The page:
It’s difficult to know what to do if you are unsure about whether your teen is hiding something in his room. There may be questions about drugs and sadly in today’s society even weapons. What role does trust and privacy have in this situation? Is the child or teen’s age relevant?
Anna Kaminsky has written an interesting article about this dilemma.
As a parent it’s hard to determine when you are snooping on your teenager and violating his privacy rights and when you are dealing something that’s okay. Privacy is important to all teenagers and they do not expect their parents to be prying into their personal stuff when they aren’t around. There are times, however, when parents feel that they need to know more about things than what they are being told and the only way to find out for sure is to look through their child’s private belongings.
Snooping may not be the right word for it either. Snooping around means putting your nose into something where it shouldn’t be. Would it be right to call looking through your son’s personal belongings for signs of drugs or alcohol snooping when you highly suspect that he may have taken a turn towards these substances?
Perhaps it would be better to say that you are merely checking on things to make sure that everything
is fine. After all, you are looking based on your child’s best interests and only have their health and safety in mind.
It’s hard though because even though you can justify this type of snooping/checking behavior, you are still undermining the trust that the child has given you as a parent. Though your child may have violated your trust, is a right to then violate your child’s trust? It’s a tricky question, that’s for sure.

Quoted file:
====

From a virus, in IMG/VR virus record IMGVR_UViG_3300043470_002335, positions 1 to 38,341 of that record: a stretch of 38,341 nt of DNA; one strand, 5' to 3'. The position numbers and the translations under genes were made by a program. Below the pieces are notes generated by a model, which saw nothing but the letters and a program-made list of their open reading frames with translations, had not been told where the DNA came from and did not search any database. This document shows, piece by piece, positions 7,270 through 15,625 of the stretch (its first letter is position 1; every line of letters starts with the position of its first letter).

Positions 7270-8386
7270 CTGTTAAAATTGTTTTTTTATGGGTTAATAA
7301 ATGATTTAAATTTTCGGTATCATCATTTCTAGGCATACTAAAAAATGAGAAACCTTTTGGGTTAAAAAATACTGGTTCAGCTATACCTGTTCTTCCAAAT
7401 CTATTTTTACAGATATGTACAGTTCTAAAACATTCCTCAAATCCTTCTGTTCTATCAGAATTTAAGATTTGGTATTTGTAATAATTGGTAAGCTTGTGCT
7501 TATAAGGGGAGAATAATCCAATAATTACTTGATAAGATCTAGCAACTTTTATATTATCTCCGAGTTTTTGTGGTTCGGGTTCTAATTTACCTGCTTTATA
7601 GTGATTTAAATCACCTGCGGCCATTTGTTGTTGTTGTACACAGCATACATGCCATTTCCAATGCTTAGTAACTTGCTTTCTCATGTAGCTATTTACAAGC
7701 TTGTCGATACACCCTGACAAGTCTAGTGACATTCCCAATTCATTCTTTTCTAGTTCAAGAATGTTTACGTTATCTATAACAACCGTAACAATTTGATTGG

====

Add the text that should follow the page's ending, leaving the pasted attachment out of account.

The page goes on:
If you go into the child’s room and find nothing you may be ridden with guilt. If you don’t do anything and don’t check the room and find out later that your child has been rushed to the hospital with a drug situation, you’ll feel guilty.
Guilt is a big part of parenthood and one that you’ll quickly have to get used to. When you boil it all down, every parent is going to have to act according to their own feelings, suspicions and integrity. If you honestly feel that your child’s life could be in danger, however, that should be viewed as an emergency situation and appropriate action taken. If you smell gas in your child’s room, you certainly wouldn’t hesitate to move things around to find the source of the odour.
Basically you’re going to have to make the best decision you can and then decide that you are not going to feel guilty about the decision you have made. That’s all we can do as parents in the long run – do our best to produce a child that is ultimately happy and productive in society. Someday you’ll be a grandmother or grandfather and will be able to relax and enjoy your grandchildren without having to deal with problems with guilt ever again.
Author Bio: Anna Kaminsky just completed her bachelor’s degree in educational psychology at the University of Toronto and now works as an intern at Richmond Hill Psychology Center helping with psycho-educational assessments and play therapy. Anna plans to continue her studies and to become a child psychologist.